The recent international train crashes raise questions about the safety of train transportation. In North Carolina, Amtrak is the only train option passengers can take.
Eyewitness News looked at the differences between the trains and got answers on the unique features put into place to keep you safe.
A train coming down the track is a sound you can recognize almost immediately.
According to the North Carolina Department of Transportation, for nearly 1 million North Carolinians per year it is the sound of a preferred way to travel.
Officials said safety had generally never been a concern until now.
Four recent international train crashes in Canada, Spain, Italy and Sweden are making passengers think again.
"I was kind of nervous at first but it was good," said Whitney Luzaadio.
In Charlotte, two state-sponsored Amtrak trains are the only options passengers can take. They travel between 24 destinations; the Piedmont, which goes between Charlotte and Raleigh, and the Carolinian, which makes stops along the east Coast.
According to NCDOT's rail division, extra measures are taken to make sure passengers feel safe – trains are inspected daily.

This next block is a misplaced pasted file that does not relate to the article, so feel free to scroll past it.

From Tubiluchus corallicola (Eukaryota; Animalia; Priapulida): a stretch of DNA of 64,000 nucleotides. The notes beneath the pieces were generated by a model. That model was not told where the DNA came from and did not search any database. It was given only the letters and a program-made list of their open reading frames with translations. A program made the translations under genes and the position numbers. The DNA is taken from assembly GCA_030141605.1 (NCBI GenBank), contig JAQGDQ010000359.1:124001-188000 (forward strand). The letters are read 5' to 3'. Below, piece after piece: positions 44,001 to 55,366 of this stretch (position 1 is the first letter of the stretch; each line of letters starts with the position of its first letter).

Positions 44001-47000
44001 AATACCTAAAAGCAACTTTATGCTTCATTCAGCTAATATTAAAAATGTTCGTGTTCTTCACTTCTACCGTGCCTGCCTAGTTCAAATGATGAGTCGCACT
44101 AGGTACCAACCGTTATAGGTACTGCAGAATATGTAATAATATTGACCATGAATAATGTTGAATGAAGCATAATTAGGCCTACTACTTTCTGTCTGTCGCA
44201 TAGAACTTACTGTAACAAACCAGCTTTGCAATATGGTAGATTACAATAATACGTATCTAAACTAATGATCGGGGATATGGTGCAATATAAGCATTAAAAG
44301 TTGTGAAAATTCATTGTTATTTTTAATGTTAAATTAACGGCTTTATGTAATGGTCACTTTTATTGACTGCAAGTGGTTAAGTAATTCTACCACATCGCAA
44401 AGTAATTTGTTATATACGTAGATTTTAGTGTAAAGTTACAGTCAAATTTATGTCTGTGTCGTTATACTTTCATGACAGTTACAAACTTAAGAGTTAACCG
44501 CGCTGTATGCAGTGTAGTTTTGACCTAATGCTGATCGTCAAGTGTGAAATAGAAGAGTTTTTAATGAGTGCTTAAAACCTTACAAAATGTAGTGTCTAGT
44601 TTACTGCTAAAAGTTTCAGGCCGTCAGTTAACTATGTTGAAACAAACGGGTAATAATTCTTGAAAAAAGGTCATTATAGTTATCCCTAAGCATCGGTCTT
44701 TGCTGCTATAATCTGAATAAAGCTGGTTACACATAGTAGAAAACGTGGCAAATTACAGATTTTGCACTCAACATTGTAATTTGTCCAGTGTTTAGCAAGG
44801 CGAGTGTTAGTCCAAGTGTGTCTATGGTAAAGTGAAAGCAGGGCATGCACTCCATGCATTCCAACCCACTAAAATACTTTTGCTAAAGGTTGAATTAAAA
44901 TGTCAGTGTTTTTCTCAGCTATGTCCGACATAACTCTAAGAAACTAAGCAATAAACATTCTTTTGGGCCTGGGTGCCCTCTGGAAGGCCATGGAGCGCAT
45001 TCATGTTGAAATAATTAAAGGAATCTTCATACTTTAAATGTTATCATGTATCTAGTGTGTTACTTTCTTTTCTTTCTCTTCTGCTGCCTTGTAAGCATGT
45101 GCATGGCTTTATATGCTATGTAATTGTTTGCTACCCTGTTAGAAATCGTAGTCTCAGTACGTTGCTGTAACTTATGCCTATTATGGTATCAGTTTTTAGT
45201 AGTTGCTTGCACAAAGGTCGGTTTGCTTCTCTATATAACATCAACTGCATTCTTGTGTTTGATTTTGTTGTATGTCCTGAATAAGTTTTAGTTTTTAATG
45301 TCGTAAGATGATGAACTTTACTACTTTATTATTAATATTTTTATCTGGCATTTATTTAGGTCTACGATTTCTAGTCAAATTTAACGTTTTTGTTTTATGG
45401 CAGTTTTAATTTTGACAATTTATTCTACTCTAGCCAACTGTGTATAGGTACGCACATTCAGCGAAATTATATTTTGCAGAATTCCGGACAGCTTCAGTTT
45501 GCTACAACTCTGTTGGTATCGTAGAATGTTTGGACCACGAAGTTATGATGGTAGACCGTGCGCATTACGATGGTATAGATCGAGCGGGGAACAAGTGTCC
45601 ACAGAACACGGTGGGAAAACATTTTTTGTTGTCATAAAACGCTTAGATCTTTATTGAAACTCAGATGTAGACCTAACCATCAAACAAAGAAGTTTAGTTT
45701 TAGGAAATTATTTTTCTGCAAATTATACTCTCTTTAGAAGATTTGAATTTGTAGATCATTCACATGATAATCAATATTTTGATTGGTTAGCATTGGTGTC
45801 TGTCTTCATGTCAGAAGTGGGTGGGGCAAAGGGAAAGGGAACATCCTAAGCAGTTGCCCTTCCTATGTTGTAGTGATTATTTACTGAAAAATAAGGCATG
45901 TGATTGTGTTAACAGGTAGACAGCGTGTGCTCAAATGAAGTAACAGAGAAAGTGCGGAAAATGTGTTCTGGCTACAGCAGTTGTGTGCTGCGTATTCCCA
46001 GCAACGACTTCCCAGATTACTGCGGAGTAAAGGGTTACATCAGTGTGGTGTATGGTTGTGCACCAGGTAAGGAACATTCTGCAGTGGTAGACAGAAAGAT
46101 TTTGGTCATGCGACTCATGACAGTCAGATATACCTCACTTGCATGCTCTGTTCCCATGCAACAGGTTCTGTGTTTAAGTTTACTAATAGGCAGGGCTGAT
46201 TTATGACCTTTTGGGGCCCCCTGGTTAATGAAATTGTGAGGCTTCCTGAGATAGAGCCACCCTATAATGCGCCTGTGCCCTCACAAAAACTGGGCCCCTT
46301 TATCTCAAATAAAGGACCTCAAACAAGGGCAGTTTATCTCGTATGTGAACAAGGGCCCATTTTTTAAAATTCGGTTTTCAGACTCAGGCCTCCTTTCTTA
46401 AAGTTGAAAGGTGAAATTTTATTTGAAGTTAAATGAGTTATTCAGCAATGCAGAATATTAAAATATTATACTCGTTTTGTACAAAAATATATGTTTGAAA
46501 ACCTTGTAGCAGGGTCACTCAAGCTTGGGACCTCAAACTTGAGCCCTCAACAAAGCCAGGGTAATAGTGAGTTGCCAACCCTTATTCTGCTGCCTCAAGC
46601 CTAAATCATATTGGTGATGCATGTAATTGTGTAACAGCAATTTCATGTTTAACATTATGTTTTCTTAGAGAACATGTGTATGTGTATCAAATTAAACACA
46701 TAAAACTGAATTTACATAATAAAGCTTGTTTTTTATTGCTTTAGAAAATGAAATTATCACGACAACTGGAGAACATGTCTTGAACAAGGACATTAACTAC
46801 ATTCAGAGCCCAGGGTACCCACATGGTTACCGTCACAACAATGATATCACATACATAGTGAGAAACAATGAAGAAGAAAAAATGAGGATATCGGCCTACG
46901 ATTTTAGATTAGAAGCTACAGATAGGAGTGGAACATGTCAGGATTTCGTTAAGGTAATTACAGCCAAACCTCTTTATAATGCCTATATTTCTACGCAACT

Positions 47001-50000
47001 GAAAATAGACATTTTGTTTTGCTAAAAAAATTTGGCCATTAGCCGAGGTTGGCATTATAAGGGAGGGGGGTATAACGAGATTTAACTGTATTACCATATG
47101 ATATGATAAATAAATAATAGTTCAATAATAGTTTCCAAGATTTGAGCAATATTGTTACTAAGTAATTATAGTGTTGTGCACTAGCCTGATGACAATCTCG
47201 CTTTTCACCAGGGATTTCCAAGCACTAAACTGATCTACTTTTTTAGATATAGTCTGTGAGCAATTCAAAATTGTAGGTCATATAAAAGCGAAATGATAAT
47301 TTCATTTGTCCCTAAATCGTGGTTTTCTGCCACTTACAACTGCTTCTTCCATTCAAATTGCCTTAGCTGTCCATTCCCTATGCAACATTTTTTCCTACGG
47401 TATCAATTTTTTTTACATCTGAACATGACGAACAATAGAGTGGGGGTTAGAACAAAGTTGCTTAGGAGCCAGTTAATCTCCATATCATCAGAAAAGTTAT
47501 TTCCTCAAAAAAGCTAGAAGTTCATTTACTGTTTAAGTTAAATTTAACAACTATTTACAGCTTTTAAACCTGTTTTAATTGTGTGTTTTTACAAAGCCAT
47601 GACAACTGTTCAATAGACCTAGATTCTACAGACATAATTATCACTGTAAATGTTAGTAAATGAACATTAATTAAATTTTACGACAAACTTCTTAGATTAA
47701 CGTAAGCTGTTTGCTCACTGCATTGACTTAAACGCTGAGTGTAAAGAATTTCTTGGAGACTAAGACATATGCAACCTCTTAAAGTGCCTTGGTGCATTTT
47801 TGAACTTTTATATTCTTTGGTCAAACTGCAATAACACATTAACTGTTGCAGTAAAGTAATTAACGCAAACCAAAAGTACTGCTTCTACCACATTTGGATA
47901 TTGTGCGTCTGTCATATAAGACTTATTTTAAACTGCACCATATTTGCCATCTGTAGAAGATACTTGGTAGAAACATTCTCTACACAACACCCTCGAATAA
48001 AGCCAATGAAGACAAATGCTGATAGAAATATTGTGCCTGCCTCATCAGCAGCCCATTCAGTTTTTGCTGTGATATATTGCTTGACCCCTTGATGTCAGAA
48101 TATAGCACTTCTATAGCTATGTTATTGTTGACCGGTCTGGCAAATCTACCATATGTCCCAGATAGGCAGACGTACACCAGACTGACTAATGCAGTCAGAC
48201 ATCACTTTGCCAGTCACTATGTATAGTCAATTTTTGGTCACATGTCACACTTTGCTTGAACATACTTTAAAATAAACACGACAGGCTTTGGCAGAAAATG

"They are given a once over every night, we inspect and maintain the NC DOT trains," said Paul Worley NCFOT Rail Division Director.
International trains can climb to speeds of more than 100 mph.
The maximum speed limit Amtrak engineers can go is 79 mph and even that scared some.
"The train was on the track but we kind of went to the side so it was really scary," said Nathalia Lopez.
NCDOT officials said the most common incidents involving Amtrak trains in North Carolina are people or drivers trespassing on the track. They said crashes are so rare there have been only two reported in last 10 years.
Just this week, officials said the driver of a derailed train in Spain that killed 79 people was on the phone.
NCDOT officials said cellphones or PDAs are not allowed to be powered on at all. Amtrak said their trains are monitored through surveillance on board and through a black box recording devices as well.
"There's very little tolerance from for any kind of violation of rules," said Worley.
When it comes to passenger safety, violations could put crews out of service. Amtrak said that is not a chance it wants to risk.
Amtrak officials said their trains have a higher safety rating than high speed rails because they are built sturdier to carry freight.